It would be irresponsible to suggest that anyone spend hours reading under the sun, at least without SPF 30. But if you must hit the sand, breezy chick lit is a perfect way to pass a lazy day (ideally under an umbrella). Here's one critic's take on some of the biggest titles of the summer:
"Made in the U.S.A." by Billie Letts; Grand Central ($24.99). Out June 19.
Lutie and Fate McFee know nothing good will happen to them when their daddy's old girlfriend Floy —- the grownup who takes care of them —- drops dead in the checkout line at Wal-Mart in Spearfish, S.D. Troubled Lutie, 15, and her sweet, smart 11-year-old brother head out of town in Floy's old Pontiac for a journey that will take them to Las Vegas —- and heartbreak, trouble and hope.
Letts ("Where the Heart Is") puts the siblings in unbearable situations —- a teenage girl on her own in Vegas doesn't stand a chance —- but sends a guardian angel with a rocky past of his own to deliver them from evil. Prepare to be charmed by Letts' easy prose.
"Chasing Harry Winston" by Lauren Weisberger; Simon & Schuster ($25.95)
Take three beautiful women, make them friends and give them a year to make drastic life changes. It's a familiar set-up that still has potential. But in Weisberger's incapable hands, the characters remain complete bores.
Weisberger's third novel is a tale of New York women circling 30 and dealing with pre-mid-life crises: Adriana, a rich Brazilian who beds anyone she pleases; Emmy, dumped by her boyfriend for a younger woman; and Leigh, a book editor who isn't in love with her fiance but is intrigued by her new bigshot author. Adriana sets out to be engaged within a year, and Emmy pledges to end her pattern of serial monogamy, but the story never picks up.
Weisberger's debut novel, "The Devil Wears Prada," was entertaining, but the best thing about it was the film version.
The characters in "Chasing Harry Winston" like to hint that their own travails are "like something out of a movie." Not a bad idea. A well-written movie might improve this mess of a novel.
"Dirty Girls on Top" by Alisa Valdes-Rodriguez; St. Martin's ($24.95). Out July 8.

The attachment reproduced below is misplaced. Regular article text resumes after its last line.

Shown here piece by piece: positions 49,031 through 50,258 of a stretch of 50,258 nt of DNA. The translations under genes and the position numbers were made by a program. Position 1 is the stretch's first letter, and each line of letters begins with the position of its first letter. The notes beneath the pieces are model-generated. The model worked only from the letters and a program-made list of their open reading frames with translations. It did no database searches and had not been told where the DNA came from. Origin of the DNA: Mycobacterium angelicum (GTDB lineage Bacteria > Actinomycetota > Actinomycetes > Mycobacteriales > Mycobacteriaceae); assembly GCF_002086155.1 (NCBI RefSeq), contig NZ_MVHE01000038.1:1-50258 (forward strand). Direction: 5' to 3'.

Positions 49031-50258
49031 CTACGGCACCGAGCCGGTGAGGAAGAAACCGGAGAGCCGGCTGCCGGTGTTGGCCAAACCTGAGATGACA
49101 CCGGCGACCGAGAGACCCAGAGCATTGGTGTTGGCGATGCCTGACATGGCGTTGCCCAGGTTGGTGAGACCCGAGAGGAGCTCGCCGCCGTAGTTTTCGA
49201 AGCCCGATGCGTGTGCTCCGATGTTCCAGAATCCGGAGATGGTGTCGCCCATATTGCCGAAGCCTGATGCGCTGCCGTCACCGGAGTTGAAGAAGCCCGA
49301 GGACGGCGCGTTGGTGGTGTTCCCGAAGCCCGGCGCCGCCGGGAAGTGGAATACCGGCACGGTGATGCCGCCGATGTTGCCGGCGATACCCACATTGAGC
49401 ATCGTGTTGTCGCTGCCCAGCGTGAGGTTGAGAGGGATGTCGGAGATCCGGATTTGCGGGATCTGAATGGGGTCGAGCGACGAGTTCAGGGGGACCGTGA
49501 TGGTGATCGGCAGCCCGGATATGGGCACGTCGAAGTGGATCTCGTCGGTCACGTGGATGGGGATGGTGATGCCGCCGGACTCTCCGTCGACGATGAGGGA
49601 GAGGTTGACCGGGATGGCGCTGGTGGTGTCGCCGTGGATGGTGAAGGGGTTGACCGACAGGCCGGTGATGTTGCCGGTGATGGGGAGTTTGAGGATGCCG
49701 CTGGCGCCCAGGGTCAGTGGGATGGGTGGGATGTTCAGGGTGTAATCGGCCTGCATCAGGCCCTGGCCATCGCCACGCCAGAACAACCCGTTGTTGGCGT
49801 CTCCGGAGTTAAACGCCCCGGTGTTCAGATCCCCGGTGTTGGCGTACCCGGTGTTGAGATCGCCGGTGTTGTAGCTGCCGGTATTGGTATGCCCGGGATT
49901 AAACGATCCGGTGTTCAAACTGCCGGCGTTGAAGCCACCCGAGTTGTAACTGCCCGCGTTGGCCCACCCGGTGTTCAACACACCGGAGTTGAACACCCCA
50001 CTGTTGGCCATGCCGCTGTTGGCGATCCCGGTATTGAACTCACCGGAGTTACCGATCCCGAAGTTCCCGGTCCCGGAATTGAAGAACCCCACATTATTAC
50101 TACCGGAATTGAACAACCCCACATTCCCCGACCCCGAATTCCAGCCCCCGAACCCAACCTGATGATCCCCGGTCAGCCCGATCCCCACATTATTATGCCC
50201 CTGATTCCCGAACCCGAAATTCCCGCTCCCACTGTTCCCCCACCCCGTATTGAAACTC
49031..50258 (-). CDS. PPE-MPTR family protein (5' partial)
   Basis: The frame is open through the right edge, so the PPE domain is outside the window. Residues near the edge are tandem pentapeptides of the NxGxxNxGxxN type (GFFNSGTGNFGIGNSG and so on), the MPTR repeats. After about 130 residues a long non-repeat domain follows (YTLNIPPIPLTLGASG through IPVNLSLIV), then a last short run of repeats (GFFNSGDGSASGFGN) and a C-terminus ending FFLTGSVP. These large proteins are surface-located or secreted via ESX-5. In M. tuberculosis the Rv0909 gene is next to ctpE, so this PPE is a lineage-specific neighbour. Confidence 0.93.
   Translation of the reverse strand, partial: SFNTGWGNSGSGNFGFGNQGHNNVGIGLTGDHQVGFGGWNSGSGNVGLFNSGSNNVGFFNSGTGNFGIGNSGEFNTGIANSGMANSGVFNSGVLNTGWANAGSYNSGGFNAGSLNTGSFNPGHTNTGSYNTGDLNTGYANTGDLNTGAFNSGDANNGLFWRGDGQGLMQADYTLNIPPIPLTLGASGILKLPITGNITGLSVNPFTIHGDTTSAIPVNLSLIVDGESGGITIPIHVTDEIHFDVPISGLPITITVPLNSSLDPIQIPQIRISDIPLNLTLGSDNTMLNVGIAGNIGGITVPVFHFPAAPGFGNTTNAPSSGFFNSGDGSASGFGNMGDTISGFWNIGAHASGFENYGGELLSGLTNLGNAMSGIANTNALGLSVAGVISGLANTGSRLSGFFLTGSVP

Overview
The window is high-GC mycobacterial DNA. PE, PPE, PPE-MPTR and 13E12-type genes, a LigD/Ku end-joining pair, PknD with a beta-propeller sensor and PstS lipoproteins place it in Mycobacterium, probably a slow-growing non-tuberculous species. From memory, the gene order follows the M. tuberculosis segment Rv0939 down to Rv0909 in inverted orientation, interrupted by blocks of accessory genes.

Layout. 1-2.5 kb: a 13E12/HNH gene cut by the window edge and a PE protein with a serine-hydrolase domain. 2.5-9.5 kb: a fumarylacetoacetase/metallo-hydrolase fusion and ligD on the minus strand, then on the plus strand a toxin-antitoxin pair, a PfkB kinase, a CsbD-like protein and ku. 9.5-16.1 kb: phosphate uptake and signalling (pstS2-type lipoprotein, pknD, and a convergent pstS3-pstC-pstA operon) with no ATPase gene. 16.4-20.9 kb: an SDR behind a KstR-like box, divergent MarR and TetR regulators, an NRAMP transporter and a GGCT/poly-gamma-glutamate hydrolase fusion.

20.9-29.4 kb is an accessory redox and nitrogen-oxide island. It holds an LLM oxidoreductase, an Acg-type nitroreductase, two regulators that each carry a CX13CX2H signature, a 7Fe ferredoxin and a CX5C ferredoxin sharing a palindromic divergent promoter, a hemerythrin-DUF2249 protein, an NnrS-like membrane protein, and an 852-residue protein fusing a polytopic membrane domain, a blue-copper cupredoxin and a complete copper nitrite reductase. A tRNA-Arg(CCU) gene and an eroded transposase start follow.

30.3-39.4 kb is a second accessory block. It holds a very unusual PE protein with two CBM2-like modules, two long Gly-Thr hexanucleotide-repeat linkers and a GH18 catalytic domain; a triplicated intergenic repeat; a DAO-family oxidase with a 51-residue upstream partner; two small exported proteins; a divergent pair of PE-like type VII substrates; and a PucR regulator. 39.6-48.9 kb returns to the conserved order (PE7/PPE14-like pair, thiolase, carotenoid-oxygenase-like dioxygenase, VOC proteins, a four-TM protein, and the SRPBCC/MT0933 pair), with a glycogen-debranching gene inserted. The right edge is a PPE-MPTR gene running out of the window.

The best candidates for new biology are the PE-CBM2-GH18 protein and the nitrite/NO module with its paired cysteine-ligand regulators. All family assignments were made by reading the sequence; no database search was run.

"Las sucias" —- the titular dirty girls —- have a lot going on in their lives, with abusive husbands, faltering rock star careers, eating disorders, struggling marriages and fertility woes. But this fast-paced novel isn't a bummer at all. Valdes-Rodriguez keeps the story bubbly and light (and occasionally smutty) as she revisits the six Latina college friends she introduced five years ago in "The Dirty Girls Social Club."
"Schooled" by Anisha Lakhani; Hyperion ($23.95). Out Aug. 5.
We just "knew" those spoiled brats from "The Nanny Diaries" would need to be coddled through homework and term papers. Lakhani, a onetime New York City private school teacher and tutor, picks up where the "Nanny" authors left off with "Schooled," a fast-moving, gossipy take on teaching, tutoring and cheating in the city's private schools.
Columbia-educated teacher Anna Taggert, 22, starts her career broke and idealistic. Lured into the lucrative world of tutoring, she discovers that one earns respect by wearing Juicy Couture, attending bar, bat and faux mitzvahs and assigning homework that students' tutors can do for them.
Lakhani gets high marks for keeping Anna sympathetic even in the throes of greed; she's a fine writer who keeps the story moving with absurd situations, telling details on prepster bling and real emotion. Sometimes the novel suffers from the pious whine that afflicts too many New York tell-alls, but in the current crop of city-girl chick lit, "Schooled" easily finds its way to the head of the class.
Support real journalism. Support local journalism. Subscribe to The Atlanta Journal-Constitution today. See offers.
Your subscription to the Atlanta Journal-Constitution funds in-depth reporting and investigations that keep you informed. Thank you for supporting real journalism.